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Brandon Callender

Brandon Callender channels his passion through justice

By Jared Weber

As a young boy and comic book fanatic, Brandon Callender was always puzzled as to why none of his favorite superheroes looked like himself.

Instead of confronting the lingering question, he let it fester in his mind.

“I should have asked someone [that question] instead of keeping it internal,” Callender said. “It made me wonder, ‘why couldn’t I be the one saving America at the end of the day?’”

Callender, now 16 years old, is a rising high school senior at Northern High School in Durham, North Carolina. He plays the alto saxophone in the school band and is a senior representative on the School Advisory Council.

Callender has always admired, as he refers to them, “people who care about the advancement of others.” However, as he has grown up and matured, he has started to appreciate different types of people who fulfill that billing.
Especially the ones that do not wear disguises or have super strength.

One of those people is Nancy Duffner, his AP English Language and Composition teacher last school year. Callender takes time out of her day to listen to her students and cares about the relationships she develops with them.

“I literally sat in Ms. Duffner’s class every morning during the fall semester,” he said. “I watched seniors rush to turn in their [college] essays and she went over the top helping them every single day.”

When Duffner was not spending her mornings assisting frantic seniors in finishing their applications, she would often have casual conversations with her students about world events. Callender sees meaning in a simple gesture like this.
“There is no talking down to you,” he said of the conversations he and his teacher shared. “[We are] both on equal ground at that point and [we] respect each other’s opinions.”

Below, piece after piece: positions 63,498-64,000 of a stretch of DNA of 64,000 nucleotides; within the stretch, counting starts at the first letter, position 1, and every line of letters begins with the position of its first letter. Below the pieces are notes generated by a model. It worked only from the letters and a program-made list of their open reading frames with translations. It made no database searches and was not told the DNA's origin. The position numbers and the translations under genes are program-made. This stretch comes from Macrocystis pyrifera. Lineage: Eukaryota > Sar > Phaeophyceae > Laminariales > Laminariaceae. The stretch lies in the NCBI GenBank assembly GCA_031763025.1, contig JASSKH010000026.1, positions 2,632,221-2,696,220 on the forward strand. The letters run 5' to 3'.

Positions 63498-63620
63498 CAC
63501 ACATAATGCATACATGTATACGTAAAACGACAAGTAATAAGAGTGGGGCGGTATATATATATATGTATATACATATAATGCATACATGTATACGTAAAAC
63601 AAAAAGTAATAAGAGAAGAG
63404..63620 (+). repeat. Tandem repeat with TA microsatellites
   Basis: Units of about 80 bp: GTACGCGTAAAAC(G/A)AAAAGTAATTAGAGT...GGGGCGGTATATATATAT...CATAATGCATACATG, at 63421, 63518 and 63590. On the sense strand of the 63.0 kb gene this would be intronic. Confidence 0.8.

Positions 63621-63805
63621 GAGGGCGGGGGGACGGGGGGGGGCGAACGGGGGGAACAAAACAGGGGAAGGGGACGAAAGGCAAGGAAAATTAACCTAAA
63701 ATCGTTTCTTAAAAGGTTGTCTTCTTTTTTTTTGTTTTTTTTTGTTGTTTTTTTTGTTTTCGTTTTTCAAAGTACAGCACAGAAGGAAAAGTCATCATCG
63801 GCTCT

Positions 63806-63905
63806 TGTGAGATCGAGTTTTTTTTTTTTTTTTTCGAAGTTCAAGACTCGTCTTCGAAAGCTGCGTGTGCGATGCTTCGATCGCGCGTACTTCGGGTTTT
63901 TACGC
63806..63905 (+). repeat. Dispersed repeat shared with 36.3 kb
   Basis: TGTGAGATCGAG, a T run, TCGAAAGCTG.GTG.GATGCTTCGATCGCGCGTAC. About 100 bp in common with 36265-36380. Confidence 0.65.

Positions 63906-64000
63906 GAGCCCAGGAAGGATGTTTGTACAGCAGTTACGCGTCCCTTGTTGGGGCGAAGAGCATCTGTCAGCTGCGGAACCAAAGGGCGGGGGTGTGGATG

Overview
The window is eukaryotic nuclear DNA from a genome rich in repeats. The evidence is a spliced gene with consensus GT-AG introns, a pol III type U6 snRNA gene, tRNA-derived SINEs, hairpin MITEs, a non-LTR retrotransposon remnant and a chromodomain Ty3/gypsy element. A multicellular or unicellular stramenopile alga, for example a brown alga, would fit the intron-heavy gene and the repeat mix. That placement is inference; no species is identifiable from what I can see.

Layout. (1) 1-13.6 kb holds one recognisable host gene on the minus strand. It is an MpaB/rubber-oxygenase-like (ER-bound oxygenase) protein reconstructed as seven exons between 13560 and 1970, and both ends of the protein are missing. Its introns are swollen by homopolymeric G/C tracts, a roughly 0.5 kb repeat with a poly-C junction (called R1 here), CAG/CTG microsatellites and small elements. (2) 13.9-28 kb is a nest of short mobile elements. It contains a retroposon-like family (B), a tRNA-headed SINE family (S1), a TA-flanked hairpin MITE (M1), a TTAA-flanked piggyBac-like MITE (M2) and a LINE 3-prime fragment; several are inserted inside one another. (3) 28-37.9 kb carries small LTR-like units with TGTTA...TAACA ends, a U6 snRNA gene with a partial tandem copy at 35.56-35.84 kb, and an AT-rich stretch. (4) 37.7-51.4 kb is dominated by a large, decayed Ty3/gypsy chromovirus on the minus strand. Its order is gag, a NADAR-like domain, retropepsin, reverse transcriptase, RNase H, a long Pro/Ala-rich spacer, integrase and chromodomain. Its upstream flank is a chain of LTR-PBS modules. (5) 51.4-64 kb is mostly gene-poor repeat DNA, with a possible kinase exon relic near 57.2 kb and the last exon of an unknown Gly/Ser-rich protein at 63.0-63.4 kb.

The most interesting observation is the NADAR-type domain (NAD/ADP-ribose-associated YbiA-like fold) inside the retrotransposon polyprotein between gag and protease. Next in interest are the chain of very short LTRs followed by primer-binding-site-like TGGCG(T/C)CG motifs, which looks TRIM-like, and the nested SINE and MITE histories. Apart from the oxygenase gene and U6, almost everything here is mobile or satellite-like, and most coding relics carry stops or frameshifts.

In his wallet, Callender keeps a hall pass he received from Duffner during the past school year.

“Look at this hall pass,” he said, removing the folded-up white teacher’s note from his wallet. The pass had a blank space for the last two digits of the year in which it was issued. The first two digits were 19, for the twentieth century.
“The passes at my school now are yellow,” he said. “For a teacher that has been working as long as she has, to continue giving back, it’s amazing.”

While Callender recognizes and appreciates the passions of others, he is also intensely passionate about the things that are important to him. Among those passions are his family, social justice and professional wrestling.

Whenever he sparks a new interest in any particular thing or hobby, he immediately begins to look further into that pursuit.

“If I get into something, I will go the extra mile to sit down and research it for hours,” Callender said. “I delve into information. I can just take it all in, then take what I found and tell someone else about it.”

Recently, this instinct to learn and inform has also allowed him to break out of the tentativeness that he felt as a boy who was curious about his superheroes.

One of these superhero-type hot-button issues is social justice.
“Becoming educated about social justice, not just with the people who share your viewpoints, is really important if you want to fix things,” Callender said.

He plans to pay it forward and continue the social justice discussion in his future dream profession: High school English teacher.